The mathematics of multiple Orgasms

Posted by Ian Kerner, Ph.D., LMFT

I may have nearly failed out of high school algebra, but when it comes to sexual mathematics (at least multiplying female orgasms), being a sex therapist puts me at the head of the class. Today's lesson comes from the Good in Bed Guide to Female Orgasms.

As far as many guys are concerned, if stimulating a single female orgasm is already something of a mystery, then the whole idea of multiple orgasms is like the riddle of the Sphinx! More often than not guys tend to think that a woman's potential to experience multiple orgasms has something to do with a "special capacity" or "unique ability" within her and little or nothing to do with him:Either she can or she can't.

Well, the truth is that most women can experience multiple orgasms -- as a rule, not an exception - and it has everything to do with the kind of stimulation she's receiving from her partner.

As my colleague, Emily Nagoski, writes in the Good in Bed Guide to Female Orgasms:
"What is orgasm, after all? It's the explosive release of sexual tension, when that tension crosses a certain threshold. If the orgasm fails to dissipate a bunch of that tension, then another orgasm can happen again soon, as long as you continue to add more stimulation and tension."In fact, it's often far easier for a woman to experience her second orgasm in a row than it is her first, as her genitals are still engorged and her body is still awash with the potent chemicals of sex

The innate biological capacity to achieve multiple orgasms has much to do with how women, post-orgasm, experience the resolution period and return to the pre-aroused state. Unlike men, who lose their erections quickly and go into what's called a refractory period (an interval of time that needs to pass before he can get an erection again), it takes far longer for a woman's genitals to return to their normal state.

In the book, Nagoski offers this tip:
"When that first orgasm happens, DON'T STOP. Slow down, yes, and avoid touching anything that might be over-sensitive post-orgasm (lots of women need their genitals left well alone right after orgasm), but whatever can be touched lightly, should be. Inner thighs, the ribcage, just below the breasts, the neck, behind the earlobes, lips, cheekbones -- keep the sexual excitation system engaged!"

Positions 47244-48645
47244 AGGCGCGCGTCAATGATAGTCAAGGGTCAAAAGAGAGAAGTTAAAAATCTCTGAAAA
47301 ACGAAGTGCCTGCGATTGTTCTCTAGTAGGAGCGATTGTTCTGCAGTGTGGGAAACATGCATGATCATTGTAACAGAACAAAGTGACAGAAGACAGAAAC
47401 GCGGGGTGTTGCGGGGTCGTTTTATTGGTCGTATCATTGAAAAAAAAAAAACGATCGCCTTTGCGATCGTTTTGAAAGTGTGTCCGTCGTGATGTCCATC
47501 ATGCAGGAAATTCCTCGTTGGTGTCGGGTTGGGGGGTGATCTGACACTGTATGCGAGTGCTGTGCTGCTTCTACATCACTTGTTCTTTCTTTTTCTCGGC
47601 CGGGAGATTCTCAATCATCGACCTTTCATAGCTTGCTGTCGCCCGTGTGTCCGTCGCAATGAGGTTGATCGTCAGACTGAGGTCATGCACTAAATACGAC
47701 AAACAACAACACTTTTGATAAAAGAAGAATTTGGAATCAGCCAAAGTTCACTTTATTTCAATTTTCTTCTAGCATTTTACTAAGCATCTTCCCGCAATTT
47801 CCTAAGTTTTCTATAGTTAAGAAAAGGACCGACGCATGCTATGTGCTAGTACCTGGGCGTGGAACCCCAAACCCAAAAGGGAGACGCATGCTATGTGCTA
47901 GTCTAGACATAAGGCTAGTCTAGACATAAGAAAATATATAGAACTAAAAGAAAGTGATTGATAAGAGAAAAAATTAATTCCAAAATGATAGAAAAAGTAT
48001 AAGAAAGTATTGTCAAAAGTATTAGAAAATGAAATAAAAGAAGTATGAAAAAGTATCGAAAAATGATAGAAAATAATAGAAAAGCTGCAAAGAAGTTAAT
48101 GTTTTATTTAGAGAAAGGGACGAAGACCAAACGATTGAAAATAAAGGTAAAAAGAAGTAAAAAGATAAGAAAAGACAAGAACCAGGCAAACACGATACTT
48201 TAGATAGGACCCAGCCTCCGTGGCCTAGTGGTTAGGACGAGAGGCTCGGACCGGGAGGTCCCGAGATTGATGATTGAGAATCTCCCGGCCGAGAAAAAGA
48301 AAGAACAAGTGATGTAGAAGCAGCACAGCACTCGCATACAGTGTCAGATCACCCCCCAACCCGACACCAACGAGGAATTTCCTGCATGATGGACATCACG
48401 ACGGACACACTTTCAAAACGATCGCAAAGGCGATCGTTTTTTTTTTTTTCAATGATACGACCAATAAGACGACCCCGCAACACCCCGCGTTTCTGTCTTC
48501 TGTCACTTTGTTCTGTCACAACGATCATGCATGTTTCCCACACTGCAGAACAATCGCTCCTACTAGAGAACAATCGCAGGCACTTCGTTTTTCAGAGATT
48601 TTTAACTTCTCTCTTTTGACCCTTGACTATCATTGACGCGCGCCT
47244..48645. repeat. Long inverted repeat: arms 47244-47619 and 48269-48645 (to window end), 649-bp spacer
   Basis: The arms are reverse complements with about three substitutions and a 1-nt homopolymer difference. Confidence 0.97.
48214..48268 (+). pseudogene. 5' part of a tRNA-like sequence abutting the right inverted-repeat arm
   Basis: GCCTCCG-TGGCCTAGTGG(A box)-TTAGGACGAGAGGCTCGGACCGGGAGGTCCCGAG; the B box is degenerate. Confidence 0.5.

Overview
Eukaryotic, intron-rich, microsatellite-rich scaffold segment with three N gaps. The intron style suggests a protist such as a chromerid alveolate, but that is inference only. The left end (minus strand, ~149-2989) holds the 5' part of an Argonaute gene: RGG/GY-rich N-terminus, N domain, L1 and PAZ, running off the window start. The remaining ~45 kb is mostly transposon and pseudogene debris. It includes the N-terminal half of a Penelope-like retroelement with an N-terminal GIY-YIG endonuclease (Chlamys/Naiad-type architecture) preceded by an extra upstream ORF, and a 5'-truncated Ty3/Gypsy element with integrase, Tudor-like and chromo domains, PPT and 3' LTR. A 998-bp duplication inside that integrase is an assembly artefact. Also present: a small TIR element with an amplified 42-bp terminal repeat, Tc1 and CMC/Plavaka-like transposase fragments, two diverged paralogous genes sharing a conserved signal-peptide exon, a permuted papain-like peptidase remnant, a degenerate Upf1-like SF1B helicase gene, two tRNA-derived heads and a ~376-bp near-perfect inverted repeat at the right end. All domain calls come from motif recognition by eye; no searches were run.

If you can help her reach orgasm No.1, you should have very little trouble helping her to reach No. 2. The reason more women don't experience their second or third orgasm with men is for the same reason they often don't experience their first orgasm--they're not receiving appropriate clitoral stimulation, and male gratification is not being postponed.

One study conducted at the University of Wisconsin found that women who were multi-orgasmic were more likely to have partners who delayed their orgasms until after the women had their first ones.

But just because she's not having multiple orgasms with you doesn't mean she's not having them at all. Most women are able to achieve multiple orgasms with greater ease during self-pleasure. In fact, Masters and Johnson found that some women were able to reach 50 consecutive orgasms with a vibrator. It's not that these women were doing anything special in order to achieve multiple orgasms; they were simply providing themselves with the focused stimulation they require.

OK, so are you ready for that math quiz? Don't worry, it doesn't involve me, just you and your partner. But if you need a little more guidance, check out the Good in Bed Guide to Female Orgasms.